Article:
With a population of 1.8 million, about 69% of people in Guinea-Bissau live below the poverty line and 25% experience chronic malnutrition. In addition to working toward reducing poverty, there is a focus to improve education in Guinea-Bissau, which faces many struggles, including low enrollment rates, limited financial support and gender inequality.
Education Statistics in Guinea-Bissau
In Guinea-Bissau, the literacy rate is around 53%. Only 30% of children begin school at the specified age of six. According to a study conducted by UNICEF, as a result of late enrollment, a significant proportion of children in lower primary grades are overage. As of 2010, 62% of children finished their basic education. About 14% of those in grade one end up completing grade 12. Additionally, out of the 55% of children who attend secondary school, about 22% complete it. As of 2014, the net primary school attendance was 62.4%. Lack of accessibility to school, especially in terms of secondary education outside of urban areas, contributes to these statistics.
Schools also receive insufficient funds for quality education and have to rely on families for support. Adequate standards for physical school buildings and textbooks are also lacking. Teachers tend to lack a proper level of competency in regard to the subject they teach and have insufficient teaching materials. According to a text published by the United Nations Educational, Scientific and Cultural Organization (UNESCO), “At a level corresponding to the fifth year of primary education, teachers fail to answer a quarter of the questions on Portuguese and under a half of those in mathematics arising from the syllabus for their pupils.” Furthermore, many schools fail to offer a full curriculum and 46% of teaching days from 2016 to 2017 were lost because of teacher strikes. More than 20% of students aged 7 to 14 years old reside over half an hour from a school and distance decreases their likelihood of attending. Furthermore, many students, the majority being girls, drop out of school due to early marriage and child labor.
A gender gap is prevalent within Guinea-Bissau’s education system. Of children aged 10 to 11 years old, 17.5% of boys are not attending school as opposed to 25.7% of girls. Among impoverished families, boys are 1.8 more likely to reach grade six than girls. In general, boys are 1.5 times more likely than girls to take part in General Secondary Education. Moreover, boys obtain 59% of public resources for education, while girls get 41%.
The gender inequality in Guinea-Bissau’s education system leads to consequences, such as child marriage among girls. About 54% of women without an education experienced child marriage, as opposed to the 9% of women who achieved secondary education or higher. The average age of a woman without education for the first delivery of a child is 18.2 years old as opposed to 21.4 years old for a woman who studied for 14 years. Women who received an education of 14 years have an average of about 1.2 kids. On the other hand, women without education have an average of 3.3 children.
Decreasing the gender gap in Guinea-Bissau’s education system would lead to benefits for not only women but the entirety of the population. Women who achieve higher education are 50% likely to vaccinate their children under the age of 5, whereas the likelihood for women without an education is 26%. Furthermore, the likelihood of women who did not attend school using a net to prevent malaria for their children under the age of 5 is 71%, as opposed to 81% among women who studied for at least six years.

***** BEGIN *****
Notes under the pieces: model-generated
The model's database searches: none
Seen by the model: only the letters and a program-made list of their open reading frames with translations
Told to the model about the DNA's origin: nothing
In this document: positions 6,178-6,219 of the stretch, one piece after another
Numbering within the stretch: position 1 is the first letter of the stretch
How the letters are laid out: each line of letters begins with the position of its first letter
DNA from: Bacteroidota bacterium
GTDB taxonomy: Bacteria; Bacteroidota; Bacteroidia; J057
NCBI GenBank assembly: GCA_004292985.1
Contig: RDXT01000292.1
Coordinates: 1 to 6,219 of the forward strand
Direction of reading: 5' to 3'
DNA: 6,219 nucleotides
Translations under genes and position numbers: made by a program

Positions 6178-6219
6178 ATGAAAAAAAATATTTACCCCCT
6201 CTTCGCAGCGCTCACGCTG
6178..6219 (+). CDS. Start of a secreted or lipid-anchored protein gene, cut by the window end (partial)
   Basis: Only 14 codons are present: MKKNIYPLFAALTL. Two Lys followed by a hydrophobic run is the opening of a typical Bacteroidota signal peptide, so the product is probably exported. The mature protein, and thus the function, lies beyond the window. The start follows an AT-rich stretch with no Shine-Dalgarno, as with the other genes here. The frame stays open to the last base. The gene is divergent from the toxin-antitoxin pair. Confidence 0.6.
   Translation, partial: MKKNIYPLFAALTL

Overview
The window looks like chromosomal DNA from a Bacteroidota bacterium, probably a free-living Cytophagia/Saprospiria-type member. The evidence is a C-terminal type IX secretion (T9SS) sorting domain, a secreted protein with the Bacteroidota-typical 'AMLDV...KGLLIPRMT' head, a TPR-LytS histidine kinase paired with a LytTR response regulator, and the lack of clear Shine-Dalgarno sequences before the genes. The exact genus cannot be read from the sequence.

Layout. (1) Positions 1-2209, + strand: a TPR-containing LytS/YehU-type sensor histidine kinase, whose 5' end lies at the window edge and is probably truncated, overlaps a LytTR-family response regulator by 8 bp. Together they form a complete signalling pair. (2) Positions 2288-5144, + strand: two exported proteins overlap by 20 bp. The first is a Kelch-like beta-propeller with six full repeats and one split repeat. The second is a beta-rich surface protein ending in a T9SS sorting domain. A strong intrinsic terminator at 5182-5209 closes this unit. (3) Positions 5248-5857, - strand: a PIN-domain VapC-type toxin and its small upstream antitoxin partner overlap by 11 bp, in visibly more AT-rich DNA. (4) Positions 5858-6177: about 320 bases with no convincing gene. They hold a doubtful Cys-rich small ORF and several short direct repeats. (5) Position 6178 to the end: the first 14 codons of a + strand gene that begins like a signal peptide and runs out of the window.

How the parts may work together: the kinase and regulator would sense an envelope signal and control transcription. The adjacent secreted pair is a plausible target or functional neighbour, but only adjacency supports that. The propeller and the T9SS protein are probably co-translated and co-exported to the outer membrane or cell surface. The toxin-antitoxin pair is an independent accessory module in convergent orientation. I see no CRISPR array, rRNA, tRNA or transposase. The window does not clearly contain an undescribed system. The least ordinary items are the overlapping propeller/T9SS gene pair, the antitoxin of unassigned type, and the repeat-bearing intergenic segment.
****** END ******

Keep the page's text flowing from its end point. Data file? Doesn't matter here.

The Quality Education for All Project
In July 2018, the World Bank developed the Quality Education for All Project in Guinea-Bissau. The goal of the Project is to improve the overall environment of schools for students from grade one to grade four. Through the Project, the World Bank aims to reduce teacher strikes by providing training. The World Bank also plans to update the curriculum taught as well as educational supplies and materials. Furthermore, the Project encourages greater community involvement in the management of schools.
UNICEF’s Educational Efforts
UNICEF aims to improve the quality of education in Guinea-Bissau, especially with regard to early childhood, through partnership and the rehabilitation of classrooms. Alongside PLAN international, Handicap International and Fundação Fé e Cooperação (FEC), UNICEF monitors schools by training 180 inspectors who are responsible for over 1,700 schools. The monitors focus on teacher attendance as well as the process in the classroom. In order to establish standards, such as National Quality Standards and Early Learning Development Standards, UNICEF also partnered with the Ministry of Education. UNICEF launched Campaign “6/6” to encourage the enrollment of children in school beginning at age 6 and maintaining their attendance throughout primary education.
Response to COVID-19
The Global Partnership for Education (GPE), which coordinates with UNICEF, allocated $3.5 million to Guinea-Bissau for a COVID-19 response from 2020 to 2021. Through its grant, GPE plans to achieve greater health standards in schools and training among community members to increase awareness of COVID-19 prevention. GPE also supports a radio distance education program as well as a distance program that addresses gender-based violence and the inclusion of children with disabilities. UNICEF broadcasts programs three times a day for radio distance learning. Additionally, GPE aims to assess preschool and primary age students to gather further information about learning loss and to create a program for children out of school.
– Zoë Nichols